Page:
The need to make universities more aware of how first generation and underserved communities reacted to the stultified tradition in many universities shaped my conviction about the importance of individuals feeling fully embraced and respected as learners, erasing vestiges of disparagement that inevitably accrue in an unequal society. Having been profiled and racially isolated and having carried within me for so many years the weight of that sentence, I understood that to change our country, we had to insist that everyone’s humanity, everyone’s traditions and history, everyone’s identity contributes to our learning about the world we must live in together. I came to believe what Harvard expressed in its admission philosophy: that such human differences, intentionally engaged in the educational context, are as much a resource to our intellectual growth as the magnificent tomes that we build libraries to protect and the state of the art equipment proudly arrayed in our laboratories. The encounter with difference rocks!
I believe that each of us has a solemn duty to learn about and embrace that difference. That undertaking takes not a month or a year but a lifetime of concerted action to ensure that we are equipped to play a role in caring for and improving the world we inhabit together. This responsibility should encourage us to commit to our individual as well as professional role in advancing access, equality and mutual respect.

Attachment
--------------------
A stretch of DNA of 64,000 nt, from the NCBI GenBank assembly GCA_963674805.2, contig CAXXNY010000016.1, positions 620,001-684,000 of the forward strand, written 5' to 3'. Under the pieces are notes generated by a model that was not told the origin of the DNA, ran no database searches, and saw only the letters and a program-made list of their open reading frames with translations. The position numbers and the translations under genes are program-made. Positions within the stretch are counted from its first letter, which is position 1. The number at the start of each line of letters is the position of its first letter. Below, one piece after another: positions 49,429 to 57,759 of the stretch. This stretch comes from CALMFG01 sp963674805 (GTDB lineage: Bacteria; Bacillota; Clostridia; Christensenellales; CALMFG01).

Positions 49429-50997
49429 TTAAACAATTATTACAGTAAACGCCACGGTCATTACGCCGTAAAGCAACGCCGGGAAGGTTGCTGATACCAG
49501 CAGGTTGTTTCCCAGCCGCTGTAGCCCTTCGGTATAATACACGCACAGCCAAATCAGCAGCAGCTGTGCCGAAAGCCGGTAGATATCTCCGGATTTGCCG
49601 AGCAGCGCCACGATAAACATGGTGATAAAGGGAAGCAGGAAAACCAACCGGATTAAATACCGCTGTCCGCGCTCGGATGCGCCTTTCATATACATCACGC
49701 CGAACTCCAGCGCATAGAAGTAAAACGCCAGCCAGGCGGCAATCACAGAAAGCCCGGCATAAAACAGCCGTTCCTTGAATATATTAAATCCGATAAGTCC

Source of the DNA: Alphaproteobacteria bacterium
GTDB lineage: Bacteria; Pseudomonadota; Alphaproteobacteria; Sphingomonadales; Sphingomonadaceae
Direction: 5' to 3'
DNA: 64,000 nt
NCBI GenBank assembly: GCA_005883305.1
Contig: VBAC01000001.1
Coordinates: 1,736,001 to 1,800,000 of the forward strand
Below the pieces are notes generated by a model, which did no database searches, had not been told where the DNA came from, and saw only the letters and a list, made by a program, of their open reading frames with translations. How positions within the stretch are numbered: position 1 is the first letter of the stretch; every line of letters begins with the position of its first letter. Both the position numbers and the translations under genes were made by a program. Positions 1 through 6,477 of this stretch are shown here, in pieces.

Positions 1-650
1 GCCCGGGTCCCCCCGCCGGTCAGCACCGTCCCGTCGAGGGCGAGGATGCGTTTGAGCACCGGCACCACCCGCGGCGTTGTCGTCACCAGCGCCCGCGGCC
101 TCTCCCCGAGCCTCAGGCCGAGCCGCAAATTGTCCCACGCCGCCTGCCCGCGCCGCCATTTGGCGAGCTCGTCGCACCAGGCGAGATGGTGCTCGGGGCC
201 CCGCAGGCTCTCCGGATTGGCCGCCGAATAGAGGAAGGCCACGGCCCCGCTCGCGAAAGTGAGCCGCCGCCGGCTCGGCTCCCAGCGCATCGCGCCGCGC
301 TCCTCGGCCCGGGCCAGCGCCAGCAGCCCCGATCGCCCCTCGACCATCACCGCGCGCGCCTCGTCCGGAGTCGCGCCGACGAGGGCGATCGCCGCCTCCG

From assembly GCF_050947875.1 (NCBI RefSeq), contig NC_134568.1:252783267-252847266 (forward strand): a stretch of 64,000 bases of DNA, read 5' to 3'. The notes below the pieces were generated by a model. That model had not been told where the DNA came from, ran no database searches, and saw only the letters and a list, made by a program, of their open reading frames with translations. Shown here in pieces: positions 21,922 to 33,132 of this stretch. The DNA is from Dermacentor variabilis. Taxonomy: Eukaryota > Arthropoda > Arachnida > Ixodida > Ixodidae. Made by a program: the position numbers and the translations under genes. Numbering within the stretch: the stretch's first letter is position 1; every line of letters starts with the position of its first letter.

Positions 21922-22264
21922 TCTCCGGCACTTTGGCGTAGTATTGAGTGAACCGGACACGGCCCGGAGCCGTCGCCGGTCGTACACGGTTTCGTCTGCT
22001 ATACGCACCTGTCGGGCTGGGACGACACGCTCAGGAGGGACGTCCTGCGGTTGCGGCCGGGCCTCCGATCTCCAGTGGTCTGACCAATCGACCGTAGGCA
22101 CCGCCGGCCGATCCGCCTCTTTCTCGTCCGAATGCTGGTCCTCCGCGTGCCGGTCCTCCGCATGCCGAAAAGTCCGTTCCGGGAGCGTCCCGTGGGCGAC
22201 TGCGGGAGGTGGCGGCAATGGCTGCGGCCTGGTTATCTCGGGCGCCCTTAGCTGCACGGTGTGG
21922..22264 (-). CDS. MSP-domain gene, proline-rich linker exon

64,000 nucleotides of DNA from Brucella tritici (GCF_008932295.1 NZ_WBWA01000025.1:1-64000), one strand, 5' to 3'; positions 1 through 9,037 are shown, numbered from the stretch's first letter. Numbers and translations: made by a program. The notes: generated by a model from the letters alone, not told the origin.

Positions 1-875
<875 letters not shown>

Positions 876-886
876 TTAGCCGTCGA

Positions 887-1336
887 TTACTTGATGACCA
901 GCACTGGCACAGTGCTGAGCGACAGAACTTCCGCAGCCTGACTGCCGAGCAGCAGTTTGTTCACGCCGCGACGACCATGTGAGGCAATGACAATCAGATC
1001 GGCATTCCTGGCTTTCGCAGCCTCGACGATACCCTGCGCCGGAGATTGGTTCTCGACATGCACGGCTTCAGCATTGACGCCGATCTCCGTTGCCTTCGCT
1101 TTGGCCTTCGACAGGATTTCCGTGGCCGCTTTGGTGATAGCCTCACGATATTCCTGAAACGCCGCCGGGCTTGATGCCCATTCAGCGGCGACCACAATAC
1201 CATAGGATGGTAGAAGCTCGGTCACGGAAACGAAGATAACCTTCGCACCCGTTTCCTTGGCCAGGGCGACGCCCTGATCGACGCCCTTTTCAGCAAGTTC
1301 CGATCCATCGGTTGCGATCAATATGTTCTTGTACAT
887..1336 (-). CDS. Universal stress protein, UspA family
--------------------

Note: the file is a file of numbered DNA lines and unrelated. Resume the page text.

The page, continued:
Thus, I believe that the task of a great university is not merely to test the mettle and stamina of brilliant minds but to guide them toward enlightenment, enabling thereby the most fruitful and holistic use of their students’ intelligence and humanity. That enlightenment suggests the need for improving upon students’ self-knowledge but it also means helping them judge others fairly, using the full measure of their empathy and intelligence to do so. In an environment rich in differences of background, experience and perspectives, learning is turbo charged and intensified by the juxtaposition of these differences. Those open minded enough to benefit fully from the power of this learning opportunity are bound for leadership in this time of confusion and division. The Harvard model intentionally and successfully provides to students a head start in understanding how to mediate difference in an ever more complex reality in which some exploit those differences for corrupt purposes.